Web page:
My Financial Manifesto

The Merriam-Webster Dictionary defines manifesto as “a written statement that describes the policies, goals, and opinions of a person or group.” So with that in mind, it is time to write mine.

Here are my main principles when it comes to how I want to live my life:

  1. Time is the most valuable commodity
  2. Working for other people is not an ideal life
  3. Having time to be productive in the way I want is paramount
  4. More Is Less, Less Is More
  5. I want to avoid stress
  6. Health is more valuable than money

1. Time is the most valuable commodity we have

The most important commodity we have is time. You can’t make more of it, you can’t buy more of it, and in fact, you don’t even know how much of it you have. You can get or make more of every other commodity. With time, you cannot. That is why I value my own time highly and want to be free to spend it wisely.

To make my time mean something I’d prefer to be doing things that make me happy. To that end, I need a place to live, food to eat, some peace and quiet if possible, and the ability to spend time with people I care about. That’s about it.

I don’t live for possessions because many possessions cause more problems than they solve. The more things you have the more things can break. The more you’ll have to spend your time and money getting them repaired. The more devices you own, the more setup involved. The more possessions the more purchasing decisions you have to make and the more you have to be worried about breaking them.

My main goal is owning my time. Because when I own my own time I can do what I want with it. If I want to write a novel I can do that. If I want to watch a movie I can do that. I control my destiny to a larger extent when I control my time.

The major factor that takes my time away is having to have a job, so I have opted to dramatically reduce my cost of living and forgo some luxuries so that I can have more time. This has allowed me to work on things I find fulfilling.

2. Working for other people is not an ideal life

There have been days where I missed individuals I used to work with at the office, but I have never missed working for others. Most people don’t like working for their boss, or the company they work for, but they leave themselves in a position where they avoid it. Or can they? Many can but are unwilling to cut back and I don’t want to be one of those people.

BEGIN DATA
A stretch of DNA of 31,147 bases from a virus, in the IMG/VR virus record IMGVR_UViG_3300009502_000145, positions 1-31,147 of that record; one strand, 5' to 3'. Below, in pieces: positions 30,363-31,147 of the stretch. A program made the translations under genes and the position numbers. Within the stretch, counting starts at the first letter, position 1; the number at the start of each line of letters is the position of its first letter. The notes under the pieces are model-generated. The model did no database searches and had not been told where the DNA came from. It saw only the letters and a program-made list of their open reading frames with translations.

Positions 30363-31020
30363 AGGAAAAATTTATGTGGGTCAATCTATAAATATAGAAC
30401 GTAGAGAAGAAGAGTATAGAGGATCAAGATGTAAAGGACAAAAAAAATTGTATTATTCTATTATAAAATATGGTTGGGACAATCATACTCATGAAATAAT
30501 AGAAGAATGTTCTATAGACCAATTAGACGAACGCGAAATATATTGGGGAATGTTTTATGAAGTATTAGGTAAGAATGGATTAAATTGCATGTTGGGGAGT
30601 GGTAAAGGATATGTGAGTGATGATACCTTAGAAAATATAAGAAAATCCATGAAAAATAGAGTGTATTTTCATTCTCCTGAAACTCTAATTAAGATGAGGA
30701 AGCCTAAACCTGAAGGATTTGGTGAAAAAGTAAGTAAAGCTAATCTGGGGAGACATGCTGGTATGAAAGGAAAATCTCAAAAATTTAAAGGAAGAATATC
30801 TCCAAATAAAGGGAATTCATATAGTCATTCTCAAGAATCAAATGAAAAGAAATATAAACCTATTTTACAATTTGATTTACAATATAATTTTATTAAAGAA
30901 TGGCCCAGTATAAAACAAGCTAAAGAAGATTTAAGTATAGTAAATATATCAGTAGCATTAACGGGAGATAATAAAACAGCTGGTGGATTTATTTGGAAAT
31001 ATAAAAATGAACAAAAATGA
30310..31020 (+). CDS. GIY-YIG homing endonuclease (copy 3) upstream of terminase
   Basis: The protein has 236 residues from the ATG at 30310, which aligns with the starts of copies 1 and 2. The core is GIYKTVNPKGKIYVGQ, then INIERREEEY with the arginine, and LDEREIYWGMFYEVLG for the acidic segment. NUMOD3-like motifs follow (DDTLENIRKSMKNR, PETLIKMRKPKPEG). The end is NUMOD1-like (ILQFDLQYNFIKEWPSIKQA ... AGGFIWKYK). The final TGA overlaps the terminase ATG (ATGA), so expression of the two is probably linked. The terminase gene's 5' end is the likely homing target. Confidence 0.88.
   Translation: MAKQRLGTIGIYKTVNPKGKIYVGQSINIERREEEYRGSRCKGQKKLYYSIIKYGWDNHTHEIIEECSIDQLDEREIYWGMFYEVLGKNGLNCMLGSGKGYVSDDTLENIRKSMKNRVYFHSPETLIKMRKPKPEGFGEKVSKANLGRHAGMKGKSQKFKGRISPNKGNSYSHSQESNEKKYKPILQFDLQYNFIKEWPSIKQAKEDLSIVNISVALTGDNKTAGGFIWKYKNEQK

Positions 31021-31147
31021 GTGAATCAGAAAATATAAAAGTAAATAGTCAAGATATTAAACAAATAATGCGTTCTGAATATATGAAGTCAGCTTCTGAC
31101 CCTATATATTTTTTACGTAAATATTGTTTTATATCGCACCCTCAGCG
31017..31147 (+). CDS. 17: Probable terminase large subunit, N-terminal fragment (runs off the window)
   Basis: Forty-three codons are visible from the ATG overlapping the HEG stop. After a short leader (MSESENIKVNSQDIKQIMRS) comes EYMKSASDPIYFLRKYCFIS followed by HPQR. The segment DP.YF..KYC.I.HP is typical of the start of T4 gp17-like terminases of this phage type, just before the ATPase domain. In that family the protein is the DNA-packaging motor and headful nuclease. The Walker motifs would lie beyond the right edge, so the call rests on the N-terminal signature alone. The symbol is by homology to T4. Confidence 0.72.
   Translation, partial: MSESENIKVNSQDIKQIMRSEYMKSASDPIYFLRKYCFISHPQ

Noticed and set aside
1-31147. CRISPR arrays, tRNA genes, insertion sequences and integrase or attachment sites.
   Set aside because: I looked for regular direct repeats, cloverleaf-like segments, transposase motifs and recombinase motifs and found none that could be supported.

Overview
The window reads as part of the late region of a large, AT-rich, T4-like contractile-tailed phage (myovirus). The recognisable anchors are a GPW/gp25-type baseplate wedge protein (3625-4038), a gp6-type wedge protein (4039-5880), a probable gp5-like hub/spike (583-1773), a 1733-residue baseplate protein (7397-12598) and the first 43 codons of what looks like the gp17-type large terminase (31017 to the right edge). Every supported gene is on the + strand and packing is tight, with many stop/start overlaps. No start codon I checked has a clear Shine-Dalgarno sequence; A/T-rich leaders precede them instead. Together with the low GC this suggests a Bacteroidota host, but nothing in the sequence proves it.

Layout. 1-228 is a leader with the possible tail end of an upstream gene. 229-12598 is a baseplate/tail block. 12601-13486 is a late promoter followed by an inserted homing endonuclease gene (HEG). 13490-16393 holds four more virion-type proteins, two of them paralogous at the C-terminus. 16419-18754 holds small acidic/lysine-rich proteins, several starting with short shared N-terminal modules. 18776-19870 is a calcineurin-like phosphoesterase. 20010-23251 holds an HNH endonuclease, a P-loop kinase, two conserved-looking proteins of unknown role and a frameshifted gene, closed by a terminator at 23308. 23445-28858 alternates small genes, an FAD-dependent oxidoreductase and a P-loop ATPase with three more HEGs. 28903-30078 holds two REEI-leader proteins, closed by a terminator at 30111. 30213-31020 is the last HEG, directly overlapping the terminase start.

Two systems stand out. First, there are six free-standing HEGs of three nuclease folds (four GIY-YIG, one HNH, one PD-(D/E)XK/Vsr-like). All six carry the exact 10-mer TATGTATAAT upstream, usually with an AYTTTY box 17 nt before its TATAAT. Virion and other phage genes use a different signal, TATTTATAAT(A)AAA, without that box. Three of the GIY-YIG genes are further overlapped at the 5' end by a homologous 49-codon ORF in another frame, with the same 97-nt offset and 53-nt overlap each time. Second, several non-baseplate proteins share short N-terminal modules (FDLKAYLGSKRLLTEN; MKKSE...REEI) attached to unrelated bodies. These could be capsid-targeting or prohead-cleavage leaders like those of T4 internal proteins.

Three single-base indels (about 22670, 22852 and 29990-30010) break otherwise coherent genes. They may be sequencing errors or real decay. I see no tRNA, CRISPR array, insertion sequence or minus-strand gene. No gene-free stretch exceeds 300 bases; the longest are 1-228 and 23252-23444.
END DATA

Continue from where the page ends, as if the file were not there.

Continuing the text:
I will do whatever I can ,within reason, to not have to work for others. I might have to but I’m going to do what I can to avoid it. Don’t get me wrong, I think a hard day’s work is very important and to that end I’m working on productive things every day. But Spending 8 or more hours at the office plus an hour driving to and from work, just to come home and exhausted and drop into bed? Nope, not worth it for me, I’d rather give up some creature comforts. I’d say saving 10 hours a day is worth it.

3. Having time to be productive in the way I want is paramount

As I said, I think it’s incredibly important to be productive, but it’s the way in which I am productive. I’d rather be writing my own books, making my own furniture, making music, writing blog posts, or just working outside in my garden.

This allows me to work on things that I actually enjoy, and that is quite satisfying.

4. More is less, less is more

I feel fortunate to have experienced poverty as a youth then wealth as an adult. It gives me a certain perspective that well-off individuals may not have.

As an example, between the ages of 12 to 14 we had to walk over a mile and a half one way to get to the local food outlet because my dad didn’t have a car. Living in a somewhat rural area with no car and being made fun of by other kids was like a calamity for the 12-year-old me.